Adeline: With me?

Hobart: Why, yes.  Why should you work your fingers to the bone here in this restaurant when you can have so much more?

Adeline: Like what?

Hobart: {Shocked as if it isn’t obvious}  Me!

Adeline: You?

Hobart: Of course.  You could be my wife.  What more could a woman ask for?

Adeline: But you’re so old.

Hobart: But every year I have just gotten better and more handsome.

Adeline: Wow!  You must have been one ugly baby.  I mean, you must have been really, really, really…

Hobart: {Reaching out and covering her mouth} That’s another thing I like about you.  You’re sense of humor.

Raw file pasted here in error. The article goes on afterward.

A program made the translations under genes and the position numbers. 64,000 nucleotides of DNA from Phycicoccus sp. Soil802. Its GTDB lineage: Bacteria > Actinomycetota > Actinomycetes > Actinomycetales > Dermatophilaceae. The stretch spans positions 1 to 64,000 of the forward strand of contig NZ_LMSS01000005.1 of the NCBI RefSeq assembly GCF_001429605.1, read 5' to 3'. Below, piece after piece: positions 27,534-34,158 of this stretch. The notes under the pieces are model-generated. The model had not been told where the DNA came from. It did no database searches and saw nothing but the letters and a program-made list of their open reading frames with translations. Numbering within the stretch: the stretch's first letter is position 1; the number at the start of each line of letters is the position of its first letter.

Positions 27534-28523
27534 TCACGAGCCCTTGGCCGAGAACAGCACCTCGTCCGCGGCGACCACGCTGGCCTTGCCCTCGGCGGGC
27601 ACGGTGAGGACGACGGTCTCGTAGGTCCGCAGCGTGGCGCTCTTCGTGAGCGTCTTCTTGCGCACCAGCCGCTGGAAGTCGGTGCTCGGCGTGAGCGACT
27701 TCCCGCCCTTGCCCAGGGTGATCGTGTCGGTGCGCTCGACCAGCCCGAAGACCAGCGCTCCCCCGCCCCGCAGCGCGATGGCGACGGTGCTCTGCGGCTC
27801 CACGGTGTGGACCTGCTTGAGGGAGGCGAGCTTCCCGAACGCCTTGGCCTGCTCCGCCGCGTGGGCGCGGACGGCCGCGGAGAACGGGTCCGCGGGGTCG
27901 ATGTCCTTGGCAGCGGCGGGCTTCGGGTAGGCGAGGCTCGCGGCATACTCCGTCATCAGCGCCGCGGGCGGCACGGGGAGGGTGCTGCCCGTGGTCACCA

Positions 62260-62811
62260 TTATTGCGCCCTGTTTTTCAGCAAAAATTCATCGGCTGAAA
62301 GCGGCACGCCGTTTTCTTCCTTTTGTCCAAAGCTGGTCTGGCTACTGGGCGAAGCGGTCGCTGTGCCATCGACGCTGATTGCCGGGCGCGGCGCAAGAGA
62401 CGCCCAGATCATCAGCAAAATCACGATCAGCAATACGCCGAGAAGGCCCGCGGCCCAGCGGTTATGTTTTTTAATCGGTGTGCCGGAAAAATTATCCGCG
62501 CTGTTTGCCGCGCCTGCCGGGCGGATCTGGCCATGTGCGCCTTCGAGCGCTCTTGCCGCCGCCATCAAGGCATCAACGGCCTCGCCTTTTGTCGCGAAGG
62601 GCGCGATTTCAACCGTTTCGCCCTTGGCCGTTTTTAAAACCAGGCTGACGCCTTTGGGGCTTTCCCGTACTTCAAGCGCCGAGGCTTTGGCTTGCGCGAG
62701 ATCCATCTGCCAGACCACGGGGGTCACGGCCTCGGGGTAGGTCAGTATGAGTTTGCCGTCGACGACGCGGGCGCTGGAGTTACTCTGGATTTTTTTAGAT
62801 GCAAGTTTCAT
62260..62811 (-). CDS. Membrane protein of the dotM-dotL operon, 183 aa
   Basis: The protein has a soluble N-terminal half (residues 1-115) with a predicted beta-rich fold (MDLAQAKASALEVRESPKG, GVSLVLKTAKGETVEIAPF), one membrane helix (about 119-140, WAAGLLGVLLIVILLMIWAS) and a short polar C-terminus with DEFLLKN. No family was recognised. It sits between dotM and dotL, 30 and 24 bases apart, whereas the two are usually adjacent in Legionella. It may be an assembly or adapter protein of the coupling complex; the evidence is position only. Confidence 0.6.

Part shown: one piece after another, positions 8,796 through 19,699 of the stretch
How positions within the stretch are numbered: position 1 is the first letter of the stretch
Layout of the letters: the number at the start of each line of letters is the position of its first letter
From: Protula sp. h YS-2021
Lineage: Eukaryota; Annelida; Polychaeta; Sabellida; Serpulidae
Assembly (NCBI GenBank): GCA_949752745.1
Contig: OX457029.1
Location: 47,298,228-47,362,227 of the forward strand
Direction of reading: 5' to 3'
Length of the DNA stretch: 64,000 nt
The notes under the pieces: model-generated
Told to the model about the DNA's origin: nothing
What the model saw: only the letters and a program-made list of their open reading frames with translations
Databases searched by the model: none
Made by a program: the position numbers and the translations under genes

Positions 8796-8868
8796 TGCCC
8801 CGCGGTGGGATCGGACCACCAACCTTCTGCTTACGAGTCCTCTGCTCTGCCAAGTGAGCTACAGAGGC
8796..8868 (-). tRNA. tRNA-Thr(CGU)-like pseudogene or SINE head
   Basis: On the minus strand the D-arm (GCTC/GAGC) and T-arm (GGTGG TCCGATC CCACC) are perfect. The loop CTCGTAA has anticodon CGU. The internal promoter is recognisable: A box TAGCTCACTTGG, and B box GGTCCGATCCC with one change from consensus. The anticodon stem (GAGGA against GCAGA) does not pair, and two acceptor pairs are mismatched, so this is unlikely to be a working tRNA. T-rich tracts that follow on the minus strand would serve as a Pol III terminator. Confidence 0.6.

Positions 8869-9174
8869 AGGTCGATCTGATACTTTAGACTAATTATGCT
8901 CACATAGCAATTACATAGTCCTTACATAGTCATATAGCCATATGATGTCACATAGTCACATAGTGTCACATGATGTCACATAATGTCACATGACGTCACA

Adeline: I don’t have enough of a sense of humor to marry you.

Hobart: Even if you don’t want to marry me, why don’t you let me help you invest your father’s fortune for you?

Adeline: What fortune?

Hobart: The fortune your father left you in his will.

Adeline: But I don’t have a fortune.

Hobart: You surely can’t tell me your father left you with no fortune.

Adeline: I can’t tell you of one.  {Aside to audience} Even if I knew of one I wouldn’t tell him.

Hobart: {Aside to audience} I think she’s lying. {To Adeline} Perhaps he left it somewhere hidden where I can help you find it.

Adeline: I would rather not.

Hobart: {Getting up real close to her, almost threatening}  But I insist.

{He is interrupted by Frank and Charlie coming in.}

Charlie: Adeline, is this skunk bothering you?

Adeline: He was just trying…

Hobart: I was not bothering her.  I only asked her to marry me.

Charlie: Oh.  So you were insulting her, huh?

Hobart: Do you call an offer of marriage an insult?